“We have good reason to believe that human intelligence evolved in direct contact with animals, landscapes, wetlands, deserts, forests, night skies, seas, and rivers. We have reason to believe that “the potential for becoming as fully intelligent and mature as possible can be hindered and even mutilated by circumstances in which human congestion and ecological destitution limit the scope of experience” (Shepard 1998, 127).
~David W. Orr, Professor of Environmental Studies and Politics
Psycho-biologically our surroundings affect our state of being. Place holds stories.
Concerning education, David Orr writes that “place and landscape have a hidden
Traditionally, the places where students learn do not reflect human relationship with
Nature, as literacy centered curriculum does not reflect natural developmental learning. We put the artificial constructs of techno-industrial culture before Nature; as we put the artificial constructs of literacy learning before the primacy of the non-verbal languages.
Contrary to this, a primary ethic of the environmental movement is to integrate human systems into natural systems. This is done through designing technology and infrastructure that simulates the regenerative and cyclical processes of Nature.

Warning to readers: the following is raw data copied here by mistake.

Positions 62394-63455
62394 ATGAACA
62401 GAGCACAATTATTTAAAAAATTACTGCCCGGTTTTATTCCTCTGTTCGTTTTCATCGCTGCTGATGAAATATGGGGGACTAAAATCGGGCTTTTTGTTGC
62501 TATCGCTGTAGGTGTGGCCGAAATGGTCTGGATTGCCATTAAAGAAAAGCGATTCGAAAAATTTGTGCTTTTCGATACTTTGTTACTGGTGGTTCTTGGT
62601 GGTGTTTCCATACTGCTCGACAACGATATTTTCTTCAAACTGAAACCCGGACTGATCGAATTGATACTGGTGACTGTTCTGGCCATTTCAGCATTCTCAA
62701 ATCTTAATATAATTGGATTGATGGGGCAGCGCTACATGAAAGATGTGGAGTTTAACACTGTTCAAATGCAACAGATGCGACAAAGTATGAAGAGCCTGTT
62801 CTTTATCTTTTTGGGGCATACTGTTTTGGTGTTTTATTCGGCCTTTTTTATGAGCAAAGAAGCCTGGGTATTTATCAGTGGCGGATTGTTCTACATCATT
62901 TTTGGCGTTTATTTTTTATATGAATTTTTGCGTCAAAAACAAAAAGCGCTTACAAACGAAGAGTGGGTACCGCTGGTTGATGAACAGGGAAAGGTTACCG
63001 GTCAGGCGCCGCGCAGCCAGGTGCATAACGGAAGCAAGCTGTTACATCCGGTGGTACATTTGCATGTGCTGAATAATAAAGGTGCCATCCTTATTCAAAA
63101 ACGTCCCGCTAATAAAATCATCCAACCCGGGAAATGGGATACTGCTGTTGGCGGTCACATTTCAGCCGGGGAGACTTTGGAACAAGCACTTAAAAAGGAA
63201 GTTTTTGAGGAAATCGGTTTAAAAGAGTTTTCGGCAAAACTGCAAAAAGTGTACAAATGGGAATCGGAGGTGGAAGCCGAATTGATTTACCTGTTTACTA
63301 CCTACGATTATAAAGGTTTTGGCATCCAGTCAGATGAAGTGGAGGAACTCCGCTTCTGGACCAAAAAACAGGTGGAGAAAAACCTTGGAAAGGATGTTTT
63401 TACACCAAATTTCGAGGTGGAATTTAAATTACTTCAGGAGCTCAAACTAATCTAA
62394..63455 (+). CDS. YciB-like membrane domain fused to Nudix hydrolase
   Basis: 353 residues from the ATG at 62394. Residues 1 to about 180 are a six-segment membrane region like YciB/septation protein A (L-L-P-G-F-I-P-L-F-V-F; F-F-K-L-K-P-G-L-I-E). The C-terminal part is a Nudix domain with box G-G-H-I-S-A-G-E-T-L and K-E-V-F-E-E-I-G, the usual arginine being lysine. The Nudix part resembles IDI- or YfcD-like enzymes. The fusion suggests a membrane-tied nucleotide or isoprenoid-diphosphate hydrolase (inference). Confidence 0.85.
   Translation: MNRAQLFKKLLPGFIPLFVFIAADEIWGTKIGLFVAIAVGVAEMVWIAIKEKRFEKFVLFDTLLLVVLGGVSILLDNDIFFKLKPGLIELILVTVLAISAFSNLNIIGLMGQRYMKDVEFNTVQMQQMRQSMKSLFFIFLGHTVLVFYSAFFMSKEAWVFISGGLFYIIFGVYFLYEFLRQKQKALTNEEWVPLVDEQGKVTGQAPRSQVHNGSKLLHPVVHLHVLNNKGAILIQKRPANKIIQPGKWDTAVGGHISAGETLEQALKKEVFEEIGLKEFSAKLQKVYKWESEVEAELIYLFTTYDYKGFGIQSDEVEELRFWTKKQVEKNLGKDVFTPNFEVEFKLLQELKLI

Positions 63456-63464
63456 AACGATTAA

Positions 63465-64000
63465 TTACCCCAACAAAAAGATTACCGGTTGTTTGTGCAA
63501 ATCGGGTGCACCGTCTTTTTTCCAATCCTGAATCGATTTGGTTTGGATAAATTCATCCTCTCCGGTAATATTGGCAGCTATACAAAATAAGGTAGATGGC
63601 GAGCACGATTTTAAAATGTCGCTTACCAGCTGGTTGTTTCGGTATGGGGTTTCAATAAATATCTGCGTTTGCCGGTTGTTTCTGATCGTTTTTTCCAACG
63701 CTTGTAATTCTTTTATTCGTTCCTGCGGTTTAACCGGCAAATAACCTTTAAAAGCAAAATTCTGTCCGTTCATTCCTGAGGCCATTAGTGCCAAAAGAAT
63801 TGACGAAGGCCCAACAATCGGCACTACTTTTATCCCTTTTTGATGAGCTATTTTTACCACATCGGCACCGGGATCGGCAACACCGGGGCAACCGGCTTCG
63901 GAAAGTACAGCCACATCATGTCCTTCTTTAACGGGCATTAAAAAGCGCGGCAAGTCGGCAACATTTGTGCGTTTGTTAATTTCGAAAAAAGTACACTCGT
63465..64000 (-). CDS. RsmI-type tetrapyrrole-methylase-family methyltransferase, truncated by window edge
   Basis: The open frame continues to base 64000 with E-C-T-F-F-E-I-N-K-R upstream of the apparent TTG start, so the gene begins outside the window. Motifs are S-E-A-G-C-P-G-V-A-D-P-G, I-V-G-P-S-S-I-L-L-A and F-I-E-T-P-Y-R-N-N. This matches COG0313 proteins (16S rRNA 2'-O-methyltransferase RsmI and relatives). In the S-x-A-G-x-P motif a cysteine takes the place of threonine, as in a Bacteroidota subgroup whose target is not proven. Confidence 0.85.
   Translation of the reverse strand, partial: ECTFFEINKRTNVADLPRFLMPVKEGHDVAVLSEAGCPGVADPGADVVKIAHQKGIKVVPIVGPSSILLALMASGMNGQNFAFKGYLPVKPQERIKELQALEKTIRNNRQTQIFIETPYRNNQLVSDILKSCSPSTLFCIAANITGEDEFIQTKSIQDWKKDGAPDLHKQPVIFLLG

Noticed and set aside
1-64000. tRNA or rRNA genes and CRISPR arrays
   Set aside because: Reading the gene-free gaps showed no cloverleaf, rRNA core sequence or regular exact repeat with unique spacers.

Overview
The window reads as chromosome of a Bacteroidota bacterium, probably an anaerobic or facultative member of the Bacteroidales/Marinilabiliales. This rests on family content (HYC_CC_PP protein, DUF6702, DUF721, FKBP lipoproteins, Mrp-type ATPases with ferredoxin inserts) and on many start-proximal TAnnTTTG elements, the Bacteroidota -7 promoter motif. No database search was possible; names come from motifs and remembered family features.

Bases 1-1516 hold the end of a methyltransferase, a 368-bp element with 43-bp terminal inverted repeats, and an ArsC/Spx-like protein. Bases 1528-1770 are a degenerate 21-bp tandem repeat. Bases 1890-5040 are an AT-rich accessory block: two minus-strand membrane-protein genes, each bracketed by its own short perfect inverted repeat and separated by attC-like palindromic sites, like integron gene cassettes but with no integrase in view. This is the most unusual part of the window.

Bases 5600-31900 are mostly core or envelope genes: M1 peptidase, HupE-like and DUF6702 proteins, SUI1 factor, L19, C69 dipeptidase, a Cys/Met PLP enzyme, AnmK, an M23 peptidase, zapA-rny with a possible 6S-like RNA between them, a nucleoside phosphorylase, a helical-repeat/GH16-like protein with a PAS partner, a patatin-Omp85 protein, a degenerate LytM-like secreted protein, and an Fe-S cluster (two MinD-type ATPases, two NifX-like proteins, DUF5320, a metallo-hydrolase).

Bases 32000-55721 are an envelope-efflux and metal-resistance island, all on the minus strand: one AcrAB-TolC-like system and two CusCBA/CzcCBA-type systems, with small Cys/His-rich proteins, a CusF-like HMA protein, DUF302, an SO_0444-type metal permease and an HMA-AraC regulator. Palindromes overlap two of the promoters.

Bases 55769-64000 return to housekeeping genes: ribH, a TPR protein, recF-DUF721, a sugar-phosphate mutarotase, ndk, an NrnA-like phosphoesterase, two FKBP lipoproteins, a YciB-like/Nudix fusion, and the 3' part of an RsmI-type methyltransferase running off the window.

Placed-based education is a curriculum that engages the bioregion of a local place—natural and cultural—as the ‘classroom’. For me, placed-based education is the right ‘place and landscape’ for Art’s with Literacy Integration™. Beginning with human communication with natural place and the arts, extended to literacies and local community and culture, teaches the integration of human systems into the primacy of natural systems.
My program—Wood and Arts Project—is an example of this. The project concerns the honoring of cut trees at an historical landscape restoration. Through the non-verbal languages of dance and sculpture, empathetic human relationship with Nature is honored and expressed.
Wood and Arts Project is the subject, in part, of an article of mine in Minding Nature, January 2016 edition, entitled “Dancing our Kinship with Animate Earth”.
Photo Credits: Rebecca R Burrill